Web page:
Open Spaces still owes nearly half a million bucks to its vendors
Nine months after the closing of Open Spaces last October, KC Creates — the non-profit that produced the two-month-long citywide arts festival — is still on the hook for approximately $480,000 owed to various vendors that participated in the event.
The city of KCMO has contributed nearly $1 million to the festival; earlier this year, it injected $375,000 to help make up for the losses from the event. And so, in mid July, KC Creates executive director, Cheryl Kimmi, and the city’s director of creative services, Megan Crigger, were called before the city’s Finance and Governance Committee .
“Bottom line is, revenue projections did not hit their mark and expenditures were higher than projected,” Kimmi told the committee. “So we have a shortfall that we’ve been working on.”
Mayor Pro Tem Scott Wagner questioned how the festival became so costly in the first place, noting that it was originally intended to be a three-day festival and grew to two months of arts and culture exhibits and events stretched across the entire city.
“What strikes me is that no one said, ‘You know, maybe we can’t quite do that this time around,’” Wagner said. “I’m trying to understand where everything kind of grew, because I guess from my own observation, everything sounded great: ‘Let’s do it, let’s do it, let’s do it, hope it all works out.’ And then [the city] gets a budget memo for $375,000.”
Kimmi told Wagner that a lot of last-minute bills came in that she was unaware of, and pointed toward the expenses of “The Weekend” at Starlight Theatre, which featured major artists such as Janelle Monáe and The Roots.
The Weekend was expected to make up the largest portion of revenue for Open Spaces. But only 4,000 tickets were collected for the event, which was not a large enough turnout to cover the cost of the event, let alone turn a profit. Kimmi said The Weekend was the largest financial challenge resulting from Open Spaces.
To come up with the money still owed to vendors, Kimmi said that KC Creates is selling assets (like projectors and other equipment) and art from the event to make up the difference — a process that has gone slower than she hoped it would. She noted that if all the art sells, it could return up to $260,000 of lost revenue. But Kimmi projected the actual amount will be closer to $150,000 to $175,000.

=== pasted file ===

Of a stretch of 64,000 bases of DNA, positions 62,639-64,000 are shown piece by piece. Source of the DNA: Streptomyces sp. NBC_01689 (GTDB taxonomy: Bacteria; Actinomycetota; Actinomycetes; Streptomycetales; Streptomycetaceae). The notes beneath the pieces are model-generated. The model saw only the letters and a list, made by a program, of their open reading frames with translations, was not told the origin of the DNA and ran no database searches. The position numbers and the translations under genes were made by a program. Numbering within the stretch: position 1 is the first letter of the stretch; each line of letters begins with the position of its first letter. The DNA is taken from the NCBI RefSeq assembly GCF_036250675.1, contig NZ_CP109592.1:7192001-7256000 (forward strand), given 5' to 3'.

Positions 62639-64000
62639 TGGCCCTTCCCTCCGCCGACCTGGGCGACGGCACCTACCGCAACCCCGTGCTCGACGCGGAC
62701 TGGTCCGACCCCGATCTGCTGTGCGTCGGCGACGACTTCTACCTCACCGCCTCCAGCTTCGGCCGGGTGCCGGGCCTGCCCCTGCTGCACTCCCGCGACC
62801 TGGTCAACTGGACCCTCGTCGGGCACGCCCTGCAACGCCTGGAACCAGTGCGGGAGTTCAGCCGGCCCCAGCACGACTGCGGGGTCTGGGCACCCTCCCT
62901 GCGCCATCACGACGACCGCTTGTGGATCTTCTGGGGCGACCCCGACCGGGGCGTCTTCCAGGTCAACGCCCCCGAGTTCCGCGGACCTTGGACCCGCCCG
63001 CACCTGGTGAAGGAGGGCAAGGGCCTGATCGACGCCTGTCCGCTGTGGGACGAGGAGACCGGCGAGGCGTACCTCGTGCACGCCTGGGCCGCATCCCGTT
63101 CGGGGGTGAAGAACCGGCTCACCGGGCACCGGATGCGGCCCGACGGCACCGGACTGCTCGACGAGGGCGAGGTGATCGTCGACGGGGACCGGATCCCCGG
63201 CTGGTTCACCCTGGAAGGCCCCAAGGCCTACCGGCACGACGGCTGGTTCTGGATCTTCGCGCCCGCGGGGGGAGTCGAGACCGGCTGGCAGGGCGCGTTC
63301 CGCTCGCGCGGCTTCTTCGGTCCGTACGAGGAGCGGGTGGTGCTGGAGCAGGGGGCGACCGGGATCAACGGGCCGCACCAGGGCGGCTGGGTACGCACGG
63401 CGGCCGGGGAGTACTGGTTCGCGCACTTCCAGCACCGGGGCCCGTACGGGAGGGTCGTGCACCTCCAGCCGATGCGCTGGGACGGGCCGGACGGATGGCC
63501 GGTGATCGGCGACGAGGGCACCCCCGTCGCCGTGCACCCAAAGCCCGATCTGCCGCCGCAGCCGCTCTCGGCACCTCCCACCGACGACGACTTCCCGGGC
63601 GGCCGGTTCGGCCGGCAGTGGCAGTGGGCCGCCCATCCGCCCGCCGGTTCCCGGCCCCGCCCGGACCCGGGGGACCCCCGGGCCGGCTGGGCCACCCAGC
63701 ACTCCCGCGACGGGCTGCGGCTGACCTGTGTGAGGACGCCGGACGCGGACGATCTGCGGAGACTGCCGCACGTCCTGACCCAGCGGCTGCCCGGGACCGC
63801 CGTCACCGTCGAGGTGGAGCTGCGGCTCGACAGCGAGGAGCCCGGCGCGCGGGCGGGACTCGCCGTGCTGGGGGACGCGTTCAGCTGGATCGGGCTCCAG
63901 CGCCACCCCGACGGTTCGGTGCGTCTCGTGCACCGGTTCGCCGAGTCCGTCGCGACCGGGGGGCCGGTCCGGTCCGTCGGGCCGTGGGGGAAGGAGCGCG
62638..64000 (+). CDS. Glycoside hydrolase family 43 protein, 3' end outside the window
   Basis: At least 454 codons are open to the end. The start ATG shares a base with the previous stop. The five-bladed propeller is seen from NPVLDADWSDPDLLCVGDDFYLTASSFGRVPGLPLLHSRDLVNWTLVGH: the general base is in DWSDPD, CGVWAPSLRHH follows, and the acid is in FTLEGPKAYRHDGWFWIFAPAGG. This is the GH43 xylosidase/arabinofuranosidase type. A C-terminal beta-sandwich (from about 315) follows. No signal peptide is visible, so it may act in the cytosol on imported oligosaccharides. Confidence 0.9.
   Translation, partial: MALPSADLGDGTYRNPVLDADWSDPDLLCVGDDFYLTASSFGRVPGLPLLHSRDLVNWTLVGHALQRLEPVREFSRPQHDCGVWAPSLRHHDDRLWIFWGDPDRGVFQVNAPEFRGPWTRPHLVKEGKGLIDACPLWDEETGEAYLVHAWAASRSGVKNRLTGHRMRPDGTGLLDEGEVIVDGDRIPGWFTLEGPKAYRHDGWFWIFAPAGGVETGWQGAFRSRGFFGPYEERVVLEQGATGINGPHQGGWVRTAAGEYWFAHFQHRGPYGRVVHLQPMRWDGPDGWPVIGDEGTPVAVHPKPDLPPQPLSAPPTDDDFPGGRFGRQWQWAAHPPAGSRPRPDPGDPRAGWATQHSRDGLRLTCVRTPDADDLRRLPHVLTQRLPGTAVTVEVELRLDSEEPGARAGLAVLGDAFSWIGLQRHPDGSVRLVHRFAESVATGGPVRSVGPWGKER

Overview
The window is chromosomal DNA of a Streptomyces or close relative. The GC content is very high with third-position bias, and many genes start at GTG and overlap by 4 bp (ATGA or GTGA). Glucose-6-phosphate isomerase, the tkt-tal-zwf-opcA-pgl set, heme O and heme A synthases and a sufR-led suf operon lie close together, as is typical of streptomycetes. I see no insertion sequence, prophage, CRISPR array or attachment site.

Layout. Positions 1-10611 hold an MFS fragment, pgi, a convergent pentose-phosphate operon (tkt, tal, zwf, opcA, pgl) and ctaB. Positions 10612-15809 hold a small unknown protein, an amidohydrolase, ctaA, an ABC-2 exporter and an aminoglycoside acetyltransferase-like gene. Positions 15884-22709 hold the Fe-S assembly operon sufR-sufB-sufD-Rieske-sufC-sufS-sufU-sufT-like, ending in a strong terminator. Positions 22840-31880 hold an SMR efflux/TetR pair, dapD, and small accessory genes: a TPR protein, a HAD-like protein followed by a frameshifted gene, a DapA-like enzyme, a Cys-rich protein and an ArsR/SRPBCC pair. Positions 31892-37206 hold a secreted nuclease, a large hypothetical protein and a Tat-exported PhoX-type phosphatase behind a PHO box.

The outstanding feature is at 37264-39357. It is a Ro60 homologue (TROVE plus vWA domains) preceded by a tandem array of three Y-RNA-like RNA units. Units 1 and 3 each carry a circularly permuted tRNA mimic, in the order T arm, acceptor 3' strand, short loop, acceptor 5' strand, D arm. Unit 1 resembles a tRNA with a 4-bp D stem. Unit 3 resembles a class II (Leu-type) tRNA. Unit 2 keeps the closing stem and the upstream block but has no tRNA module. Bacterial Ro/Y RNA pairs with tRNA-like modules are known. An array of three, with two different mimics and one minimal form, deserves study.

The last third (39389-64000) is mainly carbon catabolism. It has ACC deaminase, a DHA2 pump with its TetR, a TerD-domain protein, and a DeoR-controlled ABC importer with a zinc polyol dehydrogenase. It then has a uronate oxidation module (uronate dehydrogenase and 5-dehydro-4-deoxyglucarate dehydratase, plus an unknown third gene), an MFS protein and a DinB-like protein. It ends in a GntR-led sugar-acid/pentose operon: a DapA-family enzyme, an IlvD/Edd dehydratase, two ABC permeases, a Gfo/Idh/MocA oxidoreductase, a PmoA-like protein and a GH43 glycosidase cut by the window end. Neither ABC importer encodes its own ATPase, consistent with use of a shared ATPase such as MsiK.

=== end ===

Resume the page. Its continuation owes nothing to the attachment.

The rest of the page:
The council members on the committee seemed to doubt that KC Creates will be able to make up for the lost revenue and questioned if the city will have to pour in further funding.
Kimmi ensured the committee that KC Creates will pay down the entire deficit and that the city will not be asked for any more funds. But Councilman Lee Barnes, Jr. (5th District At-Large) voiced his uncertainty about Kimmi’s claim.
“It is my suspicion that it is not on the city now,” Barnes says, “but that at some point, we may be asked.”
Wagner (1st District At-Large) voiced his concern about the volume of phone calls he has received from those still owed payment for their contributions to Open Spaces.
“I can’t speak for the others here, but we have certainly received phone calls from those who have not been paid,” Wagner said. “I guess my concern in all of this is the individuals, performers, or artists who may not have the ability to float those things.”
Kimmi explained that as revenue comes in, KC Creates is strategically paying off small entities and individuals that don’t have the capacity to carry long-term debt first. It was also noted that all of the commissioned artists who participated in Open Spaces have been paid, but that KC Creates is still on the hook for payments owed to suppliers and fabricators.
“We’re talking to vendors daily, keeping them apprised of what the situation is because this is not a situation that any of us desire or foresaw,” Kimmi said.
Despite the money loss, Kimmi and Crigger voiced that they felt like Open Spaces was a success. Crigger showed video testimony of various Open Spaces participants praising the event and highlighted the top exhibits that resulted from the festival.
“Open Spaces was ambitious — it was unprecedented,” says Crigger. “It was the first of its kind in many ways, and it was uniquely Kansas City … The exhibition provided support for artists to take risks, expand their practice, and pursue their work in the context of the city as the canvas.”
Kimmi shared feedback from Pete Brown — the president of Kissick Construction Company, which is owed the largest debt from Open Spaces — who said he understands the financial setback and would be all-in for the next generation of the festival. Kimmi noted that KC Creates has to close out the expenditures from last fall’s Open Spaces before it can move forward with another cycle of the festival.
“I hope you do see a next generation,” Kimmi said. “And I would love to be a part of that, I think, taking the lessons learned and scaling down a bit so it’s more manageable.”